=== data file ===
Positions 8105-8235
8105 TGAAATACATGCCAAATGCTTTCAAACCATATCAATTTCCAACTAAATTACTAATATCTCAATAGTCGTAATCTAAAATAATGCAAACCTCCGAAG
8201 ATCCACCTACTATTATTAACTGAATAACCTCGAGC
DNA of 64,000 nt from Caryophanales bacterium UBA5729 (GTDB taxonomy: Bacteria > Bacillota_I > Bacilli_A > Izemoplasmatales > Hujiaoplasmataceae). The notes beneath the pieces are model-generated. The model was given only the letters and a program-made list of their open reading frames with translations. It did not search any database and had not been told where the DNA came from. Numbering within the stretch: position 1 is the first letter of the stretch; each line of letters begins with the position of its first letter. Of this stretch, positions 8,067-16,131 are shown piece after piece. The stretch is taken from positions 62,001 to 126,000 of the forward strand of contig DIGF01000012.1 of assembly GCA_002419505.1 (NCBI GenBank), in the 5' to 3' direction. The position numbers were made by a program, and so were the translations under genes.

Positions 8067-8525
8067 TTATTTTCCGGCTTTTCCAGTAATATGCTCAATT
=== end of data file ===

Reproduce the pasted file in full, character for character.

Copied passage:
Positions 8105-8235
8105 TGAAATACATGCCAAATGCTTTCAAACCATATCAATTTCCAACTAAATTACTAATATCTCAATAGTCGTAATCTAAAATAATGCAAACCTCCGAAG
8201 ATCCACCTACTATTATTAACTGAATAACCTCGAGC
DNA of 64,000 nt from Caryophanales bacterium UBA5729 (GTDB taxonomy: Bacteria > Bacillota_I > Bacilli_A > Izemoplasmatales > Hujiaoplasmataceae). The notes beneath the pieces are model-generated. The model was given only the letters and a program-made list of their open reading frames with translations. It did not search any database and had not been told where the DNA came from. Numbering within the stretch: position 1 is the first letter of the stretch; each line of letters begins with the position of its first letter. Of this stretch, positions 8,067-16,131 are shown piece after piece. The stretch is taken from positions 62,001 to 126,000 of the forward strand of contig DIGF01000012.1 of assembly GCA_002419505.1 (NCBI GenBank), in the 5' to 3' direction. The position numbers were made by a program, and so were the translations under genes.

Positions 8067-8525
8067 TTATTTTCCGGCTTTTCCAGTAATATGCTCAATT